AI – What No One is Talking About

Messy Playing Cards for The Quiet AI Controversy Blog Post > Lily Blaze

I freely admit that I’m not a lawyer. I have a fair amount of experience dealing with copyright for visual art and writing. So when AI suddenly advanced with a new learning ability and caused pretty much the entire internet to freak out, I knew the AI controversy was all much ado about nothing. I tried to explain, but it seems my attempts failed.

I didn’t have the words or know the legal terms for AI specifically. Until now.

The U.S. Copyright Office launched an initiative on AI-generated content. There’s a lot of legalese in the documentation. It made my eyes water, and I had to reread a few times. Regardless, it’s all there in black and white. It’s worth reading.


In American copyright laws, authorship can only be human. AI, robots, and animals cannot be legally recognized as authors. In this case, author is used an umbrella term for many different creative works. The law doesn’t recognize authors unless they’re human.

As far as I know, as a non-lawyer, the term authorship is only used in American copyright law. At least, I couldn’t find the term in Canadian copyright law or the laws of other countries.

Human-directed AI-generated Content

So, if a human enters a line of text and the AI auto-generates content, let’s say a poem, the copyright of that poem won’t be legally recognized. Not human-made, and robots don’t have human rights.

What About Imitation?

This is also covered in the initiative.

Shakespeare is used as an example. If someone enters a line of text to get an AI to generate a Shakespearean-style poem, the authorship is not human and not legally recognized. So people can use AI to imitate styles all they want for their own personal use. It can’t be used for anything that involves money.

In conclusion…

AI Cannot Replace Creative Paid Jobs

It’s legally impossible, as shown in the U.S. Copyright Office initiative. The original source, as it’s phrased in the initiative, has to be human. Using AI to assist with content is fine, but if the original source is AI-generated, the copyright can’t be registered.

Now, I want to talk about the very real problems that are a concern for any creative.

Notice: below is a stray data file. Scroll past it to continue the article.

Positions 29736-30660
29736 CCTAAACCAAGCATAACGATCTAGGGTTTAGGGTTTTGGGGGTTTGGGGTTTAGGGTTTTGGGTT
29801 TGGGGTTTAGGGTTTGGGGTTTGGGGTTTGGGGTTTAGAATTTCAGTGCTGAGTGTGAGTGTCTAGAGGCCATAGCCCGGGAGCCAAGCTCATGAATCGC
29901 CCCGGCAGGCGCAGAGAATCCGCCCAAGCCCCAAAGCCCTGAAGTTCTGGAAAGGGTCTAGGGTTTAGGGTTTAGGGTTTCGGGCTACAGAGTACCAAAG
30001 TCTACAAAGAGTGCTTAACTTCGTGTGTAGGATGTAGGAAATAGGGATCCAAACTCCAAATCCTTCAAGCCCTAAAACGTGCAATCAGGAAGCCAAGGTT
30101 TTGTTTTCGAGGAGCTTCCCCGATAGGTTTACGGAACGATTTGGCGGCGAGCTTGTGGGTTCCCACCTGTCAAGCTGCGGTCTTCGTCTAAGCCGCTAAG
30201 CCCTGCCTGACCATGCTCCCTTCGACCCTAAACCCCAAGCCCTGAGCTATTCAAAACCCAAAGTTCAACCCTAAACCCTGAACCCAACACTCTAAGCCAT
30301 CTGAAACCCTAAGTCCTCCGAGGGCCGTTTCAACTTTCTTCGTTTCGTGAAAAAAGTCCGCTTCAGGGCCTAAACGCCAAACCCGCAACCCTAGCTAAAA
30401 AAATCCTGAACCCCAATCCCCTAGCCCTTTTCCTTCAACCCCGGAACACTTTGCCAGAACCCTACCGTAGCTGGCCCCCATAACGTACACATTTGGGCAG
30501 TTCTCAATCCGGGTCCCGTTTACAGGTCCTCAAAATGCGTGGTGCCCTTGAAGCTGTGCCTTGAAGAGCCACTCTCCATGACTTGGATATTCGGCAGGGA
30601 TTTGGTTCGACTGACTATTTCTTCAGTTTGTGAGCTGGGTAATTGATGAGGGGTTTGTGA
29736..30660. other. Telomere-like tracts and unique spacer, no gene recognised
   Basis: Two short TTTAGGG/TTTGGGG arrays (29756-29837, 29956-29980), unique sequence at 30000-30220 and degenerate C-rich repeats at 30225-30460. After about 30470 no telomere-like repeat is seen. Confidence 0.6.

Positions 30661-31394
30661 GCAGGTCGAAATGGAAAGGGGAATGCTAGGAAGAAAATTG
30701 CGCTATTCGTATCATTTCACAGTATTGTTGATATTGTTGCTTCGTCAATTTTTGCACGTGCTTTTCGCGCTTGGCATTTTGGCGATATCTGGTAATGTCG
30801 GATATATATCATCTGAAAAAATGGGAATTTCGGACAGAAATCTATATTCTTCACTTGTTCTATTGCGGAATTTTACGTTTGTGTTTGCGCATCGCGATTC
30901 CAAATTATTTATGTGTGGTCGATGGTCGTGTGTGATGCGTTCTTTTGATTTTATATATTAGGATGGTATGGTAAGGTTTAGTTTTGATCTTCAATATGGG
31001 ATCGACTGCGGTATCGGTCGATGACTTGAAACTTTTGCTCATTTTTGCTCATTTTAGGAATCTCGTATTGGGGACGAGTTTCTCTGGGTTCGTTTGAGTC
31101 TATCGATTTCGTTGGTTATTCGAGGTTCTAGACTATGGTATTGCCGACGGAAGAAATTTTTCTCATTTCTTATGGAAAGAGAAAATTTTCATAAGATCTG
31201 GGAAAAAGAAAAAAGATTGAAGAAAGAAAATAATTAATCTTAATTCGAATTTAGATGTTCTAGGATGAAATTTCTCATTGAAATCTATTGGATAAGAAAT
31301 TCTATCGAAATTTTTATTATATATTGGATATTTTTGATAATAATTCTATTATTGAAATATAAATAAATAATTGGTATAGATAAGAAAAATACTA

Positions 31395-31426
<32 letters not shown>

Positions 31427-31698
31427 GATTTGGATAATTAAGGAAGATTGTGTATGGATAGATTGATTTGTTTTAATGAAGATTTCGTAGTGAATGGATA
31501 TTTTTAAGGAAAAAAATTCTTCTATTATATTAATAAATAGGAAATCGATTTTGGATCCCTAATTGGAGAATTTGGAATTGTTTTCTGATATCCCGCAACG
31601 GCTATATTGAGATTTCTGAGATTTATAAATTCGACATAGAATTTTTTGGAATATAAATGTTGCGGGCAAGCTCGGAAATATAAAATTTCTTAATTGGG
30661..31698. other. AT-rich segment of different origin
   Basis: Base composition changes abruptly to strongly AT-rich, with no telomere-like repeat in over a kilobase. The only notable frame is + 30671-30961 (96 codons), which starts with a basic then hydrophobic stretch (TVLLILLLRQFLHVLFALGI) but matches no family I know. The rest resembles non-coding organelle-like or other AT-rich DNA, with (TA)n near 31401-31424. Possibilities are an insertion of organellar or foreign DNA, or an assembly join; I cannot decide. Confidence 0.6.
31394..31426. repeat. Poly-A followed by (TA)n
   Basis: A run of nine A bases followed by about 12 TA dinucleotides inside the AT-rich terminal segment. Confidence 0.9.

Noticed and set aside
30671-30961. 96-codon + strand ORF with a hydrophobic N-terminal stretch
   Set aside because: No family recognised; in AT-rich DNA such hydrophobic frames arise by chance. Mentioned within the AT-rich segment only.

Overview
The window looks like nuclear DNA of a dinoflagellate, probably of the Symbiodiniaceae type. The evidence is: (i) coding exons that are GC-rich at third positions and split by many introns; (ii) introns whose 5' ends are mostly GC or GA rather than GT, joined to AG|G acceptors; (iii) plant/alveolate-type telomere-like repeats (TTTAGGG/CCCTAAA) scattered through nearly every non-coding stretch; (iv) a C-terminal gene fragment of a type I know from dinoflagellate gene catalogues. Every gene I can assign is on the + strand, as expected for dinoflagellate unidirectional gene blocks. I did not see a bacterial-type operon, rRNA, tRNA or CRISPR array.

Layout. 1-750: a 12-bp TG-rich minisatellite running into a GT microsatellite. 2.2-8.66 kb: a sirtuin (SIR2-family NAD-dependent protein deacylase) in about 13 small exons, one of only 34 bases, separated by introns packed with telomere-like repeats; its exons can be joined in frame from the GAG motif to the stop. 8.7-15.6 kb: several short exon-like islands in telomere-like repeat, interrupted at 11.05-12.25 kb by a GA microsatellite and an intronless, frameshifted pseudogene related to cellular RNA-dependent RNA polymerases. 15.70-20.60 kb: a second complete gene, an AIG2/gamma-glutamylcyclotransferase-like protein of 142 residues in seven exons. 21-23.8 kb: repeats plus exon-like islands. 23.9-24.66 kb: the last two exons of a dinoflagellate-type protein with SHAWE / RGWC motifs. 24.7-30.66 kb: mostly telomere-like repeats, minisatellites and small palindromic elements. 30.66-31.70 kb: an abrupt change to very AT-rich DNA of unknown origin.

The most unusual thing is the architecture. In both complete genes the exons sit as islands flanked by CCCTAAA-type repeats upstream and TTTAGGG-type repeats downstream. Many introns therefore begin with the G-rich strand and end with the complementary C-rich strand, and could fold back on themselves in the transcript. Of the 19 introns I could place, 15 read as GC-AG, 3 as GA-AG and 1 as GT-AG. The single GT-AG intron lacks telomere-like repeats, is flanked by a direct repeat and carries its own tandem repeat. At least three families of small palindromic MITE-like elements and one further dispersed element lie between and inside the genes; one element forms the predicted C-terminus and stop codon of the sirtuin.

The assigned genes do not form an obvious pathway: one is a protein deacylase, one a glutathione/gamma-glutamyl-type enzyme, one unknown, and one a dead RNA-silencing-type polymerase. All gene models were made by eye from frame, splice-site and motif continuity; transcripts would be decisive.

Fear of the Unknown

This is humans’ oldest fear, and it will probably last until the end of time. It can be absolutely terrifying when unknown technology suddenly advances faster than you can blink. Hell, it scares me at times. However, it’s not the technology that’s inspiring fear. It’s the words.

AI Learning Ability

It’s not literal. AI isn’t capable of learning in the human sense, and it’s not sentient.

AI’s ability to learn is like using toy blocks to build a pyramid. Considering the fact that AI-generated content cannot be legally recognized under copyright law, in legal terms, it’s more like a house of cards. It’s all fun and games until someone blows the house down.

card dealing falling house of cards for AI

Many AI-Generated Apps, Websites, Software

This is very concerning to me. The popularity of AI-generated content happened so fast, and all these apps, etc, suddenly appeared everywhere overnight.

There’s nothing wrong with having fun with current technology, including AI. However, what I don’t see is legal documentation that provides directions to make sure the end result, the potential copyright, can be legally recognized and registered.

I don’t know about you, but the idea of having to investigate every AI to make sure I can legally use the copyright of anything I create exhausts me.

All of this leads me to a bigger question…

Is AI-generated Content Only Useful for Playing Games?

Food for thought.

Questions? Concerns? Send me a message.

Views: 131